I/O, I/O, so off to work I go…simple, right? Input. Output. Repeat. That’s the recipe for process automation, there’s no denying it. Sounds easy, doesn’t it? If only it were that simple. If it required nothing more than to memorize this little recipe, we could get a dumb robot (programmed in Fortran!) to handle our jobs and we could sit at home with our feet up watching “How It’s Made” on the Science Channel.
Alas, it will never be that easy – the fate of the automation professional is to become the “go-to” expert at a plant, to impact the company’s bottom line and ultimately to contribute to the overall economy. (Okay, that’s the last time I’m going to say “automation professional” in this article because, as you know, I invented the word “autopro” in my last blog post – much more hip, don’t you think?)
Your work as an autopro requires troubleshooting skills, good judgment, safety awareness, experience, training and tons of specialized knowledge – that’s what makes you so special. Like a surgeon, you must know just what to do to correct a process and what to do to improve it. You must understand how everything in the enterprise is inter-dependent, and see the cause and effect of every process adjustment or equipment change. On top of myriad things we must know and act upon daily to be effective, we are faced with a changing technological and competitive environment which constantly threatens to make our jobs, products, our employers – even ourselves as workers – obsolete. No big deal, right?
Even so, most of the autopros I know wouldn’t trade their careers for anyone else’s – because they love the challenge; they love the machines themselves; they love producing something tangible and making a difference every day. You may feel that way yourself – loving the victory of solving tough problems and the satisfaction of making the process work better, saving money or resources, improving product quality, and helping keep the facility safe for yourself and your co-workers.
In my career as a manufacturer’s representative, I saw processing facilities that made everything from missiles, pharmaceuticals and semiconductors to ketchup, table sugar and tomato sauce. There was one thing I noticed about every one of these plants: they were fascinating. Watching the control panels, observing the automation work, meeting the employees who were so competent and so responsible – I was definitely hooked. And the one thing I learned is that every variable has more variables and they ALL affect the manufacturing process.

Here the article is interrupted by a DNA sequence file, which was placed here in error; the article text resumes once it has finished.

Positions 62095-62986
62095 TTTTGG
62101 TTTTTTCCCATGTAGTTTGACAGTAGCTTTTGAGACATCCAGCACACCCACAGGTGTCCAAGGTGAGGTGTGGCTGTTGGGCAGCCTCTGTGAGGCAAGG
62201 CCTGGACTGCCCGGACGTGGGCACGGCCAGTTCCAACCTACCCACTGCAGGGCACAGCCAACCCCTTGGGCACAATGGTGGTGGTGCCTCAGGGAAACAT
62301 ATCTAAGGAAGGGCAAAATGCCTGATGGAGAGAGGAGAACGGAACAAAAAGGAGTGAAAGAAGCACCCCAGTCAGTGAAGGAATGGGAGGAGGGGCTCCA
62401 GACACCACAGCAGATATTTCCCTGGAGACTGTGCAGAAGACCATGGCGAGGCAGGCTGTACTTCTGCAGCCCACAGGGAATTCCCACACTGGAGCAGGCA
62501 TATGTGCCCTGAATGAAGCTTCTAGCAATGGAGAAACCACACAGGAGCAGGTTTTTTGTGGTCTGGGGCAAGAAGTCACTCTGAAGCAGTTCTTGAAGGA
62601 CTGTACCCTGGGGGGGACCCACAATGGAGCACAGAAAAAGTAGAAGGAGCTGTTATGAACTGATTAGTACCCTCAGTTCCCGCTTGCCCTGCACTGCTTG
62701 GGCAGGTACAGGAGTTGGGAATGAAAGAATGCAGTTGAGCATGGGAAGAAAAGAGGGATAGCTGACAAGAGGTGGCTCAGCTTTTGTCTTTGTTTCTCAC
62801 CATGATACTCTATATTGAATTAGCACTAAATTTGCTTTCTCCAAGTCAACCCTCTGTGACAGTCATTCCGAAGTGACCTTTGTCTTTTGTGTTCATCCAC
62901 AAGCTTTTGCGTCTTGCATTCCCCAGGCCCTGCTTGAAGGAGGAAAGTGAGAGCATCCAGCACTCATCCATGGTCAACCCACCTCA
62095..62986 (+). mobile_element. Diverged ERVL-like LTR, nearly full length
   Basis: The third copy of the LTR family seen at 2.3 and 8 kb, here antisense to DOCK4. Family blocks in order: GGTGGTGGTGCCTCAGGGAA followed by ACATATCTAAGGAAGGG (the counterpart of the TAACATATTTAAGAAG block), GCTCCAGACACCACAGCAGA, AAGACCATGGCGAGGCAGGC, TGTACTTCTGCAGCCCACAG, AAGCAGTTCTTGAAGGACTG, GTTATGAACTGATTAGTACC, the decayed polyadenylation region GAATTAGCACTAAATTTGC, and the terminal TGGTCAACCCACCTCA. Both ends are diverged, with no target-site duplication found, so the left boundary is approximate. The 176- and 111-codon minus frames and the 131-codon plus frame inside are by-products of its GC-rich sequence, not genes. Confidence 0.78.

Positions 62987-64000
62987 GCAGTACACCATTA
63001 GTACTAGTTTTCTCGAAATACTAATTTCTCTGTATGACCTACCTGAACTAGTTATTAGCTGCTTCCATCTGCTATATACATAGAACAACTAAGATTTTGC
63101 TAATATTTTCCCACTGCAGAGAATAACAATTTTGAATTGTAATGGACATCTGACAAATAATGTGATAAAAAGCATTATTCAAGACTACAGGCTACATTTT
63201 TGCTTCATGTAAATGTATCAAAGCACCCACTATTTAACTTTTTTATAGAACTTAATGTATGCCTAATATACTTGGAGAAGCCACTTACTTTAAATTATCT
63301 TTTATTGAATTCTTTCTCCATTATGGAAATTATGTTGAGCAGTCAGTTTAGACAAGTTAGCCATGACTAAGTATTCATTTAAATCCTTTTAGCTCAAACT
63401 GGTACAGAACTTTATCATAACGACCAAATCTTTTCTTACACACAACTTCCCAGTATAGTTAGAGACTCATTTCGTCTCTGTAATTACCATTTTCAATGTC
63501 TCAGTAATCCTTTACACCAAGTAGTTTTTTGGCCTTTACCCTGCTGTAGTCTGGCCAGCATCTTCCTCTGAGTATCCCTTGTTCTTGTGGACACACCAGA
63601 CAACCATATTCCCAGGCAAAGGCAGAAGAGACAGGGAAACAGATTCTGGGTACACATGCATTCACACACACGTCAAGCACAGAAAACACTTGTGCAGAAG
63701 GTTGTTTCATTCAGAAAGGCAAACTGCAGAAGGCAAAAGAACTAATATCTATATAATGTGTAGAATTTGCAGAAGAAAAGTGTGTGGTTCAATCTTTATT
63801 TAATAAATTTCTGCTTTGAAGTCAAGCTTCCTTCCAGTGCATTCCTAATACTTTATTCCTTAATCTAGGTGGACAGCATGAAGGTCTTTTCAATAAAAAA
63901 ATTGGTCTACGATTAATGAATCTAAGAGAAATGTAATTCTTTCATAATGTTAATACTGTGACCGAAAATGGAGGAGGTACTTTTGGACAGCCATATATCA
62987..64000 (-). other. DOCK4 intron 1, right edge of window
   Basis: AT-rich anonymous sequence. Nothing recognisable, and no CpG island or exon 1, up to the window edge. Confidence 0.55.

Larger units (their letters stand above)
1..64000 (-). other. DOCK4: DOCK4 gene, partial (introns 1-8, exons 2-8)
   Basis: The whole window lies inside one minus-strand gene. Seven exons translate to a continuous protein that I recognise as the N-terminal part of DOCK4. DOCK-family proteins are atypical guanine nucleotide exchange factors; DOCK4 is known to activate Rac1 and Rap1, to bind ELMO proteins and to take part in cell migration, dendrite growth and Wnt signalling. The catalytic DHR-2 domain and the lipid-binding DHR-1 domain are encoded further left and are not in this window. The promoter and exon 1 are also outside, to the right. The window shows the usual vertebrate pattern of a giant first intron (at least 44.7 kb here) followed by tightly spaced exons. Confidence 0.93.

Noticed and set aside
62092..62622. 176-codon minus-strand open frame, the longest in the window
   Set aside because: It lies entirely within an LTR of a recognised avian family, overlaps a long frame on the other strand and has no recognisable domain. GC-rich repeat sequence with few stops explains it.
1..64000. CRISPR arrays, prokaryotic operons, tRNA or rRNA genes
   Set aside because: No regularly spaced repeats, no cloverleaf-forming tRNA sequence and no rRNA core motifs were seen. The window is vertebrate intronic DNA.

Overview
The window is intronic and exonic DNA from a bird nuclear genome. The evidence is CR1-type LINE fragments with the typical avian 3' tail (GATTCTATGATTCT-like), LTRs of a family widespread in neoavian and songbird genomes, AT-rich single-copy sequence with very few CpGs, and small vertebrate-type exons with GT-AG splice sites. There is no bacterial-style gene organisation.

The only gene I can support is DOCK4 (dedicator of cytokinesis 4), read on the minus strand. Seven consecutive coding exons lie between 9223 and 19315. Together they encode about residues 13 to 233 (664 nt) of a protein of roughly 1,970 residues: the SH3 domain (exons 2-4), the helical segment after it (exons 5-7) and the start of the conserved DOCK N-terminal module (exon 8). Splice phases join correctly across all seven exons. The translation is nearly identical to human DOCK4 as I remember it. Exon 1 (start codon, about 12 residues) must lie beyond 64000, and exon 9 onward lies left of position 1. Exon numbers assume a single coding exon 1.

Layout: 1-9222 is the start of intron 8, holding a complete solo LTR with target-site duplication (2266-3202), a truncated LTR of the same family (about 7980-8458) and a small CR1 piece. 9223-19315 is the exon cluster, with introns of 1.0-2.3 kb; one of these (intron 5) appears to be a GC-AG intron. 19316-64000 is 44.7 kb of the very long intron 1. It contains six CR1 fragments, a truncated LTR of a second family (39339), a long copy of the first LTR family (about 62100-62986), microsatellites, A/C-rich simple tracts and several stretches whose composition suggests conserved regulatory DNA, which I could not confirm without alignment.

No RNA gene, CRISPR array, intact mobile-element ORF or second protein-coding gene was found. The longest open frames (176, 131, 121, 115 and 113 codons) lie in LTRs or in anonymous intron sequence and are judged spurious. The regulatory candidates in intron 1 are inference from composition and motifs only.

So how do you get that insider information, expert training and specialized knowledge? How do you keep up with changing technology, learn the newest best practices, and – hey – just talk to someone else who knows what PID stands for? We all know that what is taught in school versus the real world are very often two different things, so we usually learn our best lessons from those who are our peers and mentors.
Every professional group has its annual conference and members must stay current in the profession. ISA is our professional society – home to the autopro – and I’m privileged to be working with an amazing team of authors, trainers, specialists and automation veterans – your peers – who are putting together a unique and comprehensive learning and networking program for you at YOUR annual conference – ISA Automation Week. Check out the Education Tracks.
When I attend a conference where I have an opportunity to learn with and from my peers, initially I have this nagging worry about taking the time away from my job. Or I feel bad that I spent money and wonder if it will be worth it. But once I get there and start learning and gaining new perspectives, getting access to cutting-edge data, fresh thinking and new concepts about how to do what I do even better, faster, smarter – I know that I was right to take a little time away to do so much more, so much better when I return. I don’t want to be an input/output/repeat kind of worker. I want to be like you. I know that input/output/repeat is NOT what you are all about. You want to be the one who thoughtfully and properly does your job in the best possible way – for the benefit of all.
I look forward to seeing you at ISA Automation Week – in Nashville, by the way, and is there any place more fun? Please connect with me at the event and tell me something you learned or someone you met that inspired you. Inspire me! I can’t wait. Because I want a career that is more than Fortran can ever offer me. Don’t you?
Carol M. Schafer has more than 35 years of experience in the industrial automation and control field as a technical sales and marketing professional. She spent 14 years in the field as principal of a manufacturer’s representative company, selling flow and humidity products, air and gas analyzers, CEM equipment, and sampling systems. She also worked for several years as the East Coast sales manager for a leading weather instrument/systems manufacturer. Carol joined ISA in 1996, and is currently project manager for the Society’s annual conference, ISA Automation Week. She also serves as a senior consultant with the ISA Corporate Partnerships Program. She obtained a bachelor’s degree in business administration from the California State University at Sacramento, and a master’s degree in business administration from San Jose State University.